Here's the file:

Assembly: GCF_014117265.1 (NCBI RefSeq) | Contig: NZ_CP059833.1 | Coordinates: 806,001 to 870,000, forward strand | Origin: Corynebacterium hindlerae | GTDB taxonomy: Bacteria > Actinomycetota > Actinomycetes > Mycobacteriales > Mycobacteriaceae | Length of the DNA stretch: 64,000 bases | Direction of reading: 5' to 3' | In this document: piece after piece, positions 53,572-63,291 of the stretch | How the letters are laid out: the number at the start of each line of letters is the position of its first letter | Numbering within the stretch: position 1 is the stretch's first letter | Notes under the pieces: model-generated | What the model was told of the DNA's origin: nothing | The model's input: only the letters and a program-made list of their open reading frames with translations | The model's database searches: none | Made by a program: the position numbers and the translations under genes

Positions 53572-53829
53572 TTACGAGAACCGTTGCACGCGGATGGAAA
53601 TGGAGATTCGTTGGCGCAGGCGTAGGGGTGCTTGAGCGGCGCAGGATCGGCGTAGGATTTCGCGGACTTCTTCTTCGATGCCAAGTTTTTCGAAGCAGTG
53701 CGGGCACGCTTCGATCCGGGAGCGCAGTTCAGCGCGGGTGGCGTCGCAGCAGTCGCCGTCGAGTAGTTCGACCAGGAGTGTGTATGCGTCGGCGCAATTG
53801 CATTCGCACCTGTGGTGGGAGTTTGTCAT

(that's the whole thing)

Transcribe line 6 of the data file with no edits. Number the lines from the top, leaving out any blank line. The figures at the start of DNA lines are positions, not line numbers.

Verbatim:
53801 CATTCGCACCTGTGGTGGGAGTTTGTCAT